Reducing the PV energy payback period will have little impact on these cost calculations.

Building insulation, attics and walls, could use just shredded newspaper (which often is buried because market price for recycling is too low, or is shipped to China) coated with fire preventions. It is blown by a very simple machine into the attic; it takes less than one hour per attic. It uses moderate and low skilled local labor.


Cost should be an important consideration since we never will have sufficient funds to do all the things we need to do to reduce global warming. The US can not afford the luxury of using high cost, appealing approach when reliable, proven, boring approach can reduce CO2 by possibly 30 times less expensive means.

Most of the federal financial resources for CO2 reduction should be directed instead, to support and pay for massive conservation and efficiency across the USA.

Federal support for R&D for advanced solar and other technologies that can reduce CO2 at reasonable costs should be substantially increased.

Estimates of Conservation - Attic Insulation example.

In most cases the best alternatives energy systems are energy efficiency, and conservation.

Every kWh saved is one less kWh needed to be produced, controlled and transmitted. Also, utilities need less capacity with conservation since insulated houses would not ever required extra energy. Houses with PV do require additional utility energy at night, when systems fail or weather dictates.

Attic insulation could be 32 times more cost effective than solar - silicon PV.

Other conservation measures may be more expensive.

Conservation cost remains in US:

Total attic insulation costs, labor and material, remain in US. And ¾ of cost is for local, low skill labor, which is abundant in the US. It is effective all the time 24/7

PV capital flows partially overseas:

Silicon panels, 45% of PV systems cost, are often manufactured abroad, thus exporting US capital overseas adding to our national balance of payment problem.

More people employed per dollar investment by conservation - reducing unemployment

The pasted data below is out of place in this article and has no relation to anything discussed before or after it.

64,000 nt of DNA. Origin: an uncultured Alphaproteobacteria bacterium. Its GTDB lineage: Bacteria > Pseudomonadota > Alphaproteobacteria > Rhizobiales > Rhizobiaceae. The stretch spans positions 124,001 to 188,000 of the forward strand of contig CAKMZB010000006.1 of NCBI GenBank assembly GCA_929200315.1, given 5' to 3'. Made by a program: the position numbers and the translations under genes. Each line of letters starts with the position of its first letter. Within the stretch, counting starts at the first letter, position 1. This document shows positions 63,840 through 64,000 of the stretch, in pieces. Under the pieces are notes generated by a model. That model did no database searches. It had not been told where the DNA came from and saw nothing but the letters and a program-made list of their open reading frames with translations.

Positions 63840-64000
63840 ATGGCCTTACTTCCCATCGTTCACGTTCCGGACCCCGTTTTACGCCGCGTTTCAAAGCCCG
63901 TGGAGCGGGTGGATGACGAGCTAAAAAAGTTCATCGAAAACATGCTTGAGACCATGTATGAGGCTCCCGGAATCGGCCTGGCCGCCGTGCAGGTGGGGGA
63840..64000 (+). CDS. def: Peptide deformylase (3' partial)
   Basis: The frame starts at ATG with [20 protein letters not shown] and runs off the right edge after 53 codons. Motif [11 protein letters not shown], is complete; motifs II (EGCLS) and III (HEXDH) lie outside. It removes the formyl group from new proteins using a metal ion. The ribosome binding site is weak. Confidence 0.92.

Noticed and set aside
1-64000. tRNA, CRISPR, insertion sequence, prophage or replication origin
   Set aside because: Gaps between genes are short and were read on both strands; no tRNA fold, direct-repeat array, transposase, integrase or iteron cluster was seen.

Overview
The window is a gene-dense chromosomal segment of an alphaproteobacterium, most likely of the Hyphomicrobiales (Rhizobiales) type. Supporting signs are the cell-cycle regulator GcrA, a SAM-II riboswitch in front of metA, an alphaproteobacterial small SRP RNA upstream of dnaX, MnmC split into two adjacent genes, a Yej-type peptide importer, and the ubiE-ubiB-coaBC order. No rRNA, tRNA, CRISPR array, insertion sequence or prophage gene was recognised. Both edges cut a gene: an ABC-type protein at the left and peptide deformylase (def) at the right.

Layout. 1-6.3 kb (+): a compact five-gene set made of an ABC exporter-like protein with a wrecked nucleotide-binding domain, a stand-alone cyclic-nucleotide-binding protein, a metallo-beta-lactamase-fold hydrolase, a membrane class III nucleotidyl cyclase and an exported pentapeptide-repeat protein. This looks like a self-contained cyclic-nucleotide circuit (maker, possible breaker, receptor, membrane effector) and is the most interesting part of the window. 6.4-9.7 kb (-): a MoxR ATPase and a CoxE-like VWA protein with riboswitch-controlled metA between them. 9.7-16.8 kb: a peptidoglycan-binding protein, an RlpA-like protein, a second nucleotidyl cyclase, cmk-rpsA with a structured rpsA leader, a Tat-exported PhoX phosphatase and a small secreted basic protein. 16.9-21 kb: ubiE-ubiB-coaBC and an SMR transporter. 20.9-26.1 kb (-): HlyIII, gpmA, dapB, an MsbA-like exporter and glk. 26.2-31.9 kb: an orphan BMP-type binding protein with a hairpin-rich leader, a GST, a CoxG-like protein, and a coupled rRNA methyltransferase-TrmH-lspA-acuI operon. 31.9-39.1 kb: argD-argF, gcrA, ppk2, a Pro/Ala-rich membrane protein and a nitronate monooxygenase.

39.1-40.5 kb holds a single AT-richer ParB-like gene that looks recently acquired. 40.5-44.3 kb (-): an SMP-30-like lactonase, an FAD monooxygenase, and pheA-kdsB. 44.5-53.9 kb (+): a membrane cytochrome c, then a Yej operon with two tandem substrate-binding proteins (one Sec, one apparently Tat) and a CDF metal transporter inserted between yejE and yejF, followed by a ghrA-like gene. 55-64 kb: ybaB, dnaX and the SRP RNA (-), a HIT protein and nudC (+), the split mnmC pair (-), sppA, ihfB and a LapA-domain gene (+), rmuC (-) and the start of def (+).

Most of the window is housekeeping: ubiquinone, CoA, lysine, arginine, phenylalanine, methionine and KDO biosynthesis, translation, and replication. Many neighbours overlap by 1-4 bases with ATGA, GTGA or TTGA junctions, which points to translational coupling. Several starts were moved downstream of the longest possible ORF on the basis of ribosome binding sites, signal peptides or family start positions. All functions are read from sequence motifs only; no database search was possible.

Insulation can be used effectively across all areas of the country, independent of sun availability.

Case study: Typical 1970's home in Sacramento with the then-typical limited attic insulation of R13 or less. Calculations of an actual Sacramento home, with technical support from two independent utility personnel, SMUD, and PG&E IN 2002, prices updated to 2008.

Cost per attic insulation upgrade from R13 to R38, $1,500 total cost for 1750 sqft home. Just $600 if done by owner, as the author did.

Insulation useful life = life of house, over 50 years

Conservation direct Energy Savings:

1. Heating season- 120 days; natural gas: 3 Therm /day, yearly saving, = 360 Therm/yr saved

2. during cooling season - 120 days, average use (per PG&E) is 1000 kWh /mo, savings can be half of that: 500 KWh/m x 4 month; verified for a typical area in SMUD Sacramento too.

Energy saved a year: 360 Therm gas plus 2,000 kWh

For life of home: electricity: 50yr X 2,000 kWh =100,000 kWh = 95 tons of CO2

Gas: 360 Therm x 50 year = 18,000 Therm, x 12 pound/T = 108 tons of CO2

Total reduction: 203 tons CO2

(With mass contracts this cost could be noticeably reduced.)


PV energy production 25 years life less five years energy payback, net 20 years times 1.3 MWh/ yr

26,000 kWh x 0.95 KG/ kWh = 25 tons of CO2 for system life

All electrical comparison for CO2 from Coal power plants.


CO2 reduction by attic insulation 203 tons, 8 to 1 better for conservation

Cost PV:  $6,000/ kW; Conservation: $1500, 4 to 1 better for conservation

Therefore, attic insulation could be 32 times more cost effective than PV in reducing GHG.


Another way of saying it:

Attic insulation can reduce 32 times more CO2  than PV per dollar.